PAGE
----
The only issue that I've run into with the device is the oft-posted problem of having one of the earpieces drop connection periodically.  The left ear on my set would cut to silence when turning my head a certain direction or holding the cable at that angle.  I blame the connectors specifically.  To remedy this, I used the tip of a knife* to exert very slight pressure on the pin in the cable-side of the connectors in order to bend it a less-than-readily-visible amount in order to facilitate better connection.  After several tweaks of this type, I am having no more connectivity issues in either ear, and it is smooth sailing.


To summarize, I am completely impressed with the devices aural qualities and would definitely buy them again if I needed to.  While they will not please the crowd which demands cymbal sparkle with their rock and roll, and they will not please a true bass-head, I believe that they will please folks who want accuracy, control and an overall fantastic musical reproduction with great isolation.


*If you do this modification to your pair, please disconnect them if using a conductive item to tweak the pin to avoid shorting the amp, and be gentle.  To much of a bend and the headphones will not connect properly.  It is better to have to tweak twenty times and do this right than tweak once and have a broken device.


List of music auditioned with this device:

Jon Schmidt - All of me (Piano)

Jon Schmidt - Micheal means Mozart (Piano and Cello)

Handel - Assortment of pieces from "Messiah" (Orchestra and Choir)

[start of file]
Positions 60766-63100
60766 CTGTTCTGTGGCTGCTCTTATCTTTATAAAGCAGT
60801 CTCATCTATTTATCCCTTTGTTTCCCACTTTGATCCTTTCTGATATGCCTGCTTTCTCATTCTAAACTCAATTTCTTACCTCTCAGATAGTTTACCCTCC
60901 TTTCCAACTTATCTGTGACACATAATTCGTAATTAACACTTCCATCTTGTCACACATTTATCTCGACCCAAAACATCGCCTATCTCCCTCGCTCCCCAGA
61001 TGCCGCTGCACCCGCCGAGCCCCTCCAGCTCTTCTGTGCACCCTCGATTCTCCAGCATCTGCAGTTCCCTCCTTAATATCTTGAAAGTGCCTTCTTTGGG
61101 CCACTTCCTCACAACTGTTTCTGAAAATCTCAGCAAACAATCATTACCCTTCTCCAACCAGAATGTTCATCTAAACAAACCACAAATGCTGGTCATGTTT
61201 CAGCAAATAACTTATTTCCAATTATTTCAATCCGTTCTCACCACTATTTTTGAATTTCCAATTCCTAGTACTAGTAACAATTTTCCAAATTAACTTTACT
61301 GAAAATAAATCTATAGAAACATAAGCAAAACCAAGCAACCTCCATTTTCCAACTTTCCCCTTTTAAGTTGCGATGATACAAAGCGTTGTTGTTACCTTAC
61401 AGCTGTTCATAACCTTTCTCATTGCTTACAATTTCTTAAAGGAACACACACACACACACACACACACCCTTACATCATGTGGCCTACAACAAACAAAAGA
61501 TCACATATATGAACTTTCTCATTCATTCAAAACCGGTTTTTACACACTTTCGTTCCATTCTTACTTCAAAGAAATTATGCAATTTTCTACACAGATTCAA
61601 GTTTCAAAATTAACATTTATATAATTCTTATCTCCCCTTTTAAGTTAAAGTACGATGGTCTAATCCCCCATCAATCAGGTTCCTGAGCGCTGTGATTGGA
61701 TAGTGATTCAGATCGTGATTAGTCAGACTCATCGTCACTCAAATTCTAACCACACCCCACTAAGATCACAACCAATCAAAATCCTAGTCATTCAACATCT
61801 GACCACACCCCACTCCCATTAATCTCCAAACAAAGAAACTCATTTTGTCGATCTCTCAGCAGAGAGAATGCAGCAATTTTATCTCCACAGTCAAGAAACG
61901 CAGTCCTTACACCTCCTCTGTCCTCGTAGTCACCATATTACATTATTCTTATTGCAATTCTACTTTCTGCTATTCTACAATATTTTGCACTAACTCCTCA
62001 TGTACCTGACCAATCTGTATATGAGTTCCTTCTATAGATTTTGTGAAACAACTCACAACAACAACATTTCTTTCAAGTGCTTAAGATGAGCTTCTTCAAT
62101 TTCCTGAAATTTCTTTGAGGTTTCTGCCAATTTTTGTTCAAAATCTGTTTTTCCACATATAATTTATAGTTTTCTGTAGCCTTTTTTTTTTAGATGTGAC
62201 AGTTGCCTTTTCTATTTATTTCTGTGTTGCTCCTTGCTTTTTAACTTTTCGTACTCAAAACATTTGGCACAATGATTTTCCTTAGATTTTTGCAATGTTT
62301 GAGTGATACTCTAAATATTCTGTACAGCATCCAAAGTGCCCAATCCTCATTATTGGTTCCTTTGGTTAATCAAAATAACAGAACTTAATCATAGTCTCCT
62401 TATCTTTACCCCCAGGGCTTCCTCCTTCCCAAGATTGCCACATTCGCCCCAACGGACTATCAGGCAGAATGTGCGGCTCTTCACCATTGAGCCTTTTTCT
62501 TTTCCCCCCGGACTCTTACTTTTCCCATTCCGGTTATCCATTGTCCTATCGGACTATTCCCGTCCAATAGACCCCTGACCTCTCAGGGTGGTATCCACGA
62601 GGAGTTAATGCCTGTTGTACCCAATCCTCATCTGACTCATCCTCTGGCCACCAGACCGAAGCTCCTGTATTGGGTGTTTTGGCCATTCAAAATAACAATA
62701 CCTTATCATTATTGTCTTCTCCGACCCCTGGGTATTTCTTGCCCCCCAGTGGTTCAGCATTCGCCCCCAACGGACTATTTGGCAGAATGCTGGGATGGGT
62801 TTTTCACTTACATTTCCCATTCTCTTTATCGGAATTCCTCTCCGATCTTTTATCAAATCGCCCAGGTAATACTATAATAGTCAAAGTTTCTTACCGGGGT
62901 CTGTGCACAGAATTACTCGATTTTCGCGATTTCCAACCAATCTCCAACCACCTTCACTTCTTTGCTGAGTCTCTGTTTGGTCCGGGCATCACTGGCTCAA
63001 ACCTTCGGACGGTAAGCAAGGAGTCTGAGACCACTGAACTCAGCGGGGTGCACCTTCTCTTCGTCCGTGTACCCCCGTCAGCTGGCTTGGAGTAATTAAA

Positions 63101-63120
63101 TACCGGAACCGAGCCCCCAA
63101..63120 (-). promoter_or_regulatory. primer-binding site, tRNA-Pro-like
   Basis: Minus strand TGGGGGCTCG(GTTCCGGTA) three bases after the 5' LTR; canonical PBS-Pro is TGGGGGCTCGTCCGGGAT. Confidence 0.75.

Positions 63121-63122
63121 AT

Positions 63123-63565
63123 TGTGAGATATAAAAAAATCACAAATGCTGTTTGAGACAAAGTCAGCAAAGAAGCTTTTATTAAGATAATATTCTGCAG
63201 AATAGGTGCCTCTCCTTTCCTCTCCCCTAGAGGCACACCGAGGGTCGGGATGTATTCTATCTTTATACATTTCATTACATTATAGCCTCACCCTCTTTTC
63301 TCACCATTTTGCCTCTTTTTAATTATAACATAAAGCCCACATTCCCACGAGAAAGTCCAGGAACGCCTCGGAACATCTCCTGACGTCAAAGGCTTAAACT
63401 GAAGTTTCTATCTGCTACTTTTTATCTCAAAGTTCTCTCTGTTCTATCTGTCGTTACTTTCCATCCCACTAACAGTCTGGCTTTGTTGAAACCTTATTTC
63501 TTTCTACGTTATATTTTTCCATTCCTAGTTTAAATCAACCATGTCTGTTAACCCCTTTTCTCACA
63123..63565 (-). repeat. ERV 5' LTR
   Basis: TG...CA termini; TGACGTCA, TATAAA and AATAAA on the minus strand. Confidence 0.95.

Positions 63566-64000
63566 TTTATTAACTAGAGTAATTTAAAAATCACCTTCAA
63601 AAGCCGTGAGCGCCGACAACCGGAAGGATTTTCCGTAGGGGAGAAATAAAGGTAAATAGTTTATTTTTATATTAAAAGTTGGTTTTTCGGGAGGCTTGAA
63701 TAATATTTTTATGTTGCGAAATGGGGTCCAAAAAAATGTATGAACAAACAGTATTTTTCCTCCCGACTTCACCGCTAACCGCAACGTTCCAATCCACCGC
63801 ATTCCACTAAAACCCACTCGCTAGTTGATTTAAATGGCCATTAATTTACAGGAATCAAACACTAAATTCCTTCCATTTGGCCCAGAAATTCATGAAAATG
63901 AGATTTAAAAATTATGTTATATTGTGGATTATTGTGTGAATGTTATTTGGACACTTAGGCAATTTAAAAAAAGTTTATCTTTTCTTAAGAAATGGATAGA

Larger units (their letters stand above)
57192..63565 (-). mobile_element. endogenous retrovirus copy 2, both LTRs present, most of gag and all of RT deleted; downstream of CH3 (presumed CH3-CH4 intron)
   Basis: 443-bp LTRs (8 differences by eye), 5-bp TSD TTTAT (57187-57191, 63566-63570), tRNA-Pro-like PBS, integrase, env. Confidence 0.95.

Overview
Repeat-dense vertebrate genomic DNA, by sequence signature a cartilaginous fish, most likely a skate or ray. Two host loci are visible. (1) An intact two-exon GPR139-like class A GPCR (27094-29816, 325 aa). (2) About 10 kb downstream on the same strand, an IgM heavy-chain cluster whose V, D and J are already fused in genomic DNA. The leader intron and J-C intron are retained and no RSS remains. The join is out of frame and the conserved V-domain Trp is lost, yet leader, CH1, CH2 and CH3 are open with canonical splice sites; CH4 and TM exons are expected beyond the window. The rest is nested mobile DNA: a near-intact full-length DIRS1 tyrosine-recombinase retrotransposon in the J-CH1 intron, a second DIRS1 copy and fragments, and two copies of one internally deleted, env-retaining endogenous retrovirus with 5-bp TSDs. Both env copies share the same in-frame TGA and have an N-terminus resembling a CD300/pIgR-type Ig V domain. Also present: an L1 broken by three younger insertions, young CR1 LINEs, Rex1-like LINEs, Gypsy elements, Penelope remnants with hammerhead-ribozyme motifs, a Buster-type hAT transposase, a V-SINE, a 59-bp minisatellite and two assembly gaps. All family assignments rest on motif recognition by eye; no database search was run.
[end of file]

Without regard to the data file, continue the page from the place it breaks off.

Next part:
Mord Fustang - Lick the rainbow (Electro House)

Mord Fustang - Milky Way (Melodic Electro House)

Skrillex - My Name Is Skrillex (Dubstep)

Skrillex - Cat Rats (Dubstep Disco)

Pendulum - The other side (DnB)

Pendulum - Encoder (Vocal Percussive DnB)


All tracks were reviewed in all contexts using loss-less files obtained from reputable download sources or created from stamped CD.



Pros: long-term comfort, noise cancellation, great sound quality, durable

Cons: n/a

Before purchasing the Shure SE215's, I'd spend $15-30 on a pair of buds that would always break after a few months, at most.  Fed up with spending God knows how much after several years, I decided it was time to invest on some good quality earbuds.  The popular "luxury" headphones to buy are obviously Beats, but after some time researching, I decided I'd go with these. The return policy (free repair / new pair within two years of purchasing if broken) from the Shure website was what motivated me to go through with buying them.  Three years later I'm glad to say these puppies are still as amazing as they were day one.  The sound quality is pristine, and the isolation is almost too good - many a time I've had people tapping me after several failed attempts of shouting my name.  By far my best use of $99.  The only headphones I can wear for over an hour without my ears screaming in pain.  Oh, and I should mention these took a full trip through the washer and made it out good as new.  It makes me wonder how much better the more expensive models can be...I wouldn't be surprised if they blow me away as well!